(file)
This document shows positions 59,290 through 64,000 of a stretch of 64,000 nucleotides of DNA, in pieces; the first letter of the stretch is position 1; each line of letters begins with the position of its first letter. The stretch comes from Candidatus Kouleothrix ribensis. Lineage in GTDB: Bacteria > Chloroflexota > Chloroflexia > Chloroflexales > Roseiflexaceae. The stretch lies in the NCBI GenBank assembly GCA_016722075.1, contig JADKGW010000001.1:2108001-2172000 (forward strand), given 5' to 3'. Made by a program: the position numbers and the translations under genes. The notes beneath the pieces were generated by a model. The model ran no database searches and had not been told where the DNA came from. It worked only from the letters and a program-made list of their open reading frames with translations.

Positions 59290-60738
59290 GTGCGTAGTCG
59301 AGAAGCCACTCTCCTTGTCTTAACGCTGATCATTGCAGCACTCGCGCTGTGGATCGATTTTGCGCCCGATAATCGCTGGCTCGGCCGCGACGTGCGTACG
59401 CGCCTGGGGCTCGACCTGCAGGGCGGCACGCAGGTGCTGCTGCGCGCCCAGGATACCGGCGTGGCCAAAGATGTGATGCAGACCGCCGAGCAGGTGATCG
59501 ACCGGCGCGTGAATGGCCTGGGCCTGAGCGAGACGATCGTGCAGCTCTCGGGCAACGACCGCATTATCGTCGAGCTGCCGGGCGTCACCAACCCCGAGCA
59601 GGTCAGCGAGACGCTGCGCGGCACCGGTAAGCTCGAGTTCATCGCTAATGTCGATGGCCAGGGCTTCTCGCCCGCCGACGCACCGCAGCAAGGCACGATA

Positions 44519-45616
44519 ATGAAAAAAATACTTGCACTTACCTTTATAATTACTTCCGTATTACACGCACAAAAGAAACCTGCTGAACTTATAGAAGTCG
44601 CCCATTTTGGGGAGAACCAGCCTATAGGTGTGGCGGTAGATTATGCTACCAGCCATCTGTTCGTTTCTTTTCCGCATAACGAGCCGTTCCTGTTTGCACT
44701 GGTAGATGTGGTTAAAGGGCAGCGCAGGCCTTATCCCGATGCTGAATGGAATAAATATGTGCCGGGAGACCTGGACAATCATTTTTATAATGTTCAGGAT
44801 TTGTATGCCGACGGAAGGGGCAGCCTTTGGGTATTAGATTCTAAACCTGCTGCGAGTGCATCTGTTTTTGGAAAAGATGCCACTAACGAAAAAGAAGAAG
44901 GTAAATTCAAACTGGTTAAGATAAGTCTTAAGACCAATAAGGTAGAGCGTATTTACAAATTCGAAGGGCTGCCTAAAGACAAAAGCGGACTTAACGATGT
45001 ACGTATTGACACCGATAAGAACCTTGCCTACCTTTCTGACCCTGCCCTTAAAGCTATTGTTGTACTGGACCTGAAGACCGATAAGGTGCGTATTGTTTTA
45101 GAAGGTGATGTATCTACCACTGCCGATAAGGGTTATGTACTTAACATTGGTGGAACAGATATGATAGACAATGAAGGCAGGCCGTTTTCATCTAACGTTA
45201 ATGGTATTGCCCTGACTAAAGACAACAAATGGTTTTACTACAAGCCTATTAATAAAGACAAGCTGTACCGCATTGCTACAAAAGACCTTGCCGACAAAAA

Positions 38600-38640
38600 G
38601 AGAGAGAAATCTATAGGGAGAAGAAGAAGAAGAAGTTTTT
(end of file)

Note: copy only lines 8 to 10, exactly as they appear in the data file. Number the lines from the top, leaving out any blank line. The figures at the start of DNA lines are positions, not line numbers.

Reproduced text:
Positions 44519-45616
44519 ATGAAAAAAATACTTGCACTTACCTTTATAATTACTTCCGTATTACACGCACAAAAGAAACCTGCTGAACTTATAGAAGTCG
44601 CCCATTTTGGGGAGAACCAGCCTATAGGTGTGGCGGTAGATTATGCTACCAGCCATCTGTTCGTTTCTTTTCCGCATAACGAGCCGTTCCTGTTTGCACT